What You Need to Know About Florida Elder Abuse Law

Elder Abuse Laws are in place to protect the elderly from financial, verbal, and physical abuse. Learn about this law and how to protect elders.

What Are the Elder Abuse Laws in Florida?

 

Elder abuse occurs when a senior citizen is subjected to physical, mental, or sexual mistreatment; when a senior is neglected or abandoned; or when a senior is exploited for financial or material gain. Even self-neglect, in which an elderly individual fails to complete necessary self-care duties, may be considered elder abuse to present a case to adult protective services.

Elder abuse can have various physical and emotional consequences for an older adult. Victims are terrified and worried. They may have trust issues and end up being distrustful of all people. Many victims are physically harmed. Some are minor in nature, such as cuts, scratches, bruises, and welts. Others are more dangerous and can result in long-term disability.

Head traumas, shattered bones, and chronic bodily discomfort and soreness are examples of these. A disabled adult’s physical injuries can also result in early mortality and exacerbate pre-existing health conditions. Contact an elder law attorney to help you with your elder abuse situation.

At Lehn Law, we practice elder law (social security disability, guardianship, Medicaid planning, nursing home abuse) and estate planning (trust administration, wills & trusts). If you or an elderly person you know is a victim of elder abuse, do not hesitate to contact us at 941-255-5346 (Port Charlotte), or 941-487-7100 (Sarasota) for a free consultation on your case.

What Constitutes Elder Abuse?

 

Elder abuse is defined as either a purposeful act that increases the risk of damage to an elderly person or a failure to act in helping that person or disabled adult. According to the law, people above the age of 60 are defined as older adults. Here are some examples of often encountered forms of elder abuse:

  • Physical abuse occurs when an older person suffers disease, suffering, damage, functional impairment, distress, or death due to the purposeful use of coercive power, which includes striking, kicking, shoving, slapping, and burning.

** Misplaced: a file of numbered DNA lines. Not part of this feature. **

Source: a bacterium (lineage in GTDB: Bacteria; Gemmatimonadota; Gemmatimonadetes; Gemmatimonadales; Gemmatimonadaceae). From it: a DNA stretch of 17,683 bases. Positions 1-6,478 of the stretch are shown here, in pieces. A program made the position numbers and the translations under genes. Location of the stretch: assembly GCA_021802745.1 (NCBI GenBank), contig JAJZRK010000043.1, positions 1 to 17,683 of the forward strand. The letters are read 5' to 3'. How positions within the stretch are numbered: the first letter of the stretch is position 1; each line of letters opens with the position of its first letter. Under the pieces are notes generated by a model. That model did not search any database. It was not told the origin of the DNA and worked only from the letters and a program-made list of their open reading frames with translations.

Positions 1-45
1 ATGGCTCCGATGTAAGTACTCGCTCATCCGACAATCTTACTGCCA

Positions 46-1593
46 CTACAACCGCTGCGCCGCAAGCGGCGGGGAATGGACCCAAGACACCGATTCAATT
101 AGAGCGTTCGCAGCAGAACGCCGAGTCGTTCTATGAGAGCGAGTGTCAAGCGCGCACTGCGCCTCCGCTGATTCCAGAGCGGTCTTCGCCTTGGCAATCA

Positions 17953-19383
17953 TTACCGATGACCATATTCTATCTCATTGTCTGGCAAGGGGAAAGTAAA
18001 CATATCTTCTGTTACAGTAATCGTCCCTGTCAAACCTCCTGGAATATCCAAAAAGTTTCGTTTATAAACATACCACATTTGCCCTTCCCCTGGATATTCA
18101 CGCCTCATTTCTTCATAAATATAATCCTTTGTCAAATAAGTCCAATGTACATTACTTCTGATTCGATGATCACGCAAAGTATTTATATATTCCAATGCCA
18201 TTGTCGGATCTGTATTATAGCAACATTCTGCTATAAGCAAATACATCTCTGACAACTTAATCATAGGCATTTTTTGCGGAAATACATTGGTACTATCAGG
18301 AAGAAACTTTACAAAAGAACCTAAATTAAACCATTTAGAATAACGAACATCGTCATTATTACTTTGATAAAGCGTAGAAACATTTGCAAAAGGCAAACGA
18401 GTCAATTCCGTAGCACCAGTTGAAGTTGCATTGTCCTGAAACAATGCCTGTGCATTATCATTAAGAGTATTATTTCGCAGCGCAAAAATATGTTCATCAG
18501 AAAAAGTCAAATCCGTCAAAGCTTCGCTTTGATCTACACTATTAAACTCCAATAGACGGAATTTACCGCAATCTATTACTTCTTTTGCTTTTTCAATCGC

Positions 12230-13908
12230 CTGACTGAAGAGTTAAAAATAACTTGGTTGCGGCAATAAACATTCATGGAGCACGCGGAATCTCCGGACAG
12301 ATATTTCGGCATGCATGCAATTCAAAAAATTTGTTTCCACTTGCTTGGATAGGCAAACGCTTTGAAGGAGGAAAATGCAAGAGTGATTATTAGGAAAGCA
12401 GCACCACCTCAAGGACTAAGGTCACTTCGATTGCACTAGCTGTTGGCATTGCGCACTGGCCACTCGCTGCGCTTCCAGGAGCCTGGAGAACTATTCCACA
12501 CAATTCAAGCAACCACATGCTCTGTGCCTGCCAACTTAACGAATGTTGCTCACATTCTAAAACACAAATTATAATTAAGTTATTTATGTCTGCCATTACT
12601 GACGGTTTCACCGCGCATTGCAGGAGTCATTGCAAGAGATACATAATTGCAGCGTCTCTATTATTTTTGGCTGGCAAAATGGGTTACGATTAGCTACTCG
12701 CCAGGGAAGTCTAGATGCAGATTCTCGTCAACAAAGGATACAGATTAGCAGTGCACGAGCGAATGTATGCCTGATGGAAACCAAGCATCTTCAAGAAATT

• Sexual abuse is defined as coerced or unwanted sexual encounter with an older adult. Unwanted sexual contact or penetration and non-contact activities such as sexual harassment are examples.

  • Emotional or psychological abuse refers to verbal or nonverbal activities that cause an older adult sorrow, mental agony, fear, or anxiety. Humbling or disrespect, verbal and nonverbal threats, harassment, and geographical or interpersonal isolation are all examples.

  • Neglect is defined as failing to address an older person’s fundamental requirements. Food, water, shelter, clothes, cleanliness, and primary medical care are among these needs.

  • Financial Abuse is defined as the unlawful, unauthorized, or inappropriate use of an elderly person’s money, benefits, possessions, property, or assets for the advantage of someone other than the older adult.

  • In many states across the U.S., you can anonymously report elder abuse. Under Florida law, you must report suspected abuse, neglect, self-neglect, or exploitation of vulnerable adults, both elderly and disabled.

How to Report Elder Abuse

 

Neglect is defined as a caregiver’s failure to provide goods or services, including medical treatments, that are required to avert physical or psychological injury or discomfort.

Exploitation is the illicit exploitation of a senior’s resources by a caregiver for monetary or emotional benefit, profit, or gain. Seniors may require financial assistance, but until they relinquish authority to another person, they have the same right as everyone else to receive, spend, invest, save, or give money away. Without the senior’s approval, a family member, “friend,” or nursing facility may not assume possession of their money.

Do not keep silent if you are mistreated or believe that someone else is being abused. If you become aware of an act of aggravated abuse, neglect, or exploitation, you have a legal obligation to report it.

Types of Elder Abuse

There are many distinct types of physical and emotional abuse. If you or someone you know is being abused physically or mentally and is in urgent danger, call 9-1-1 or your local law enforcement agency.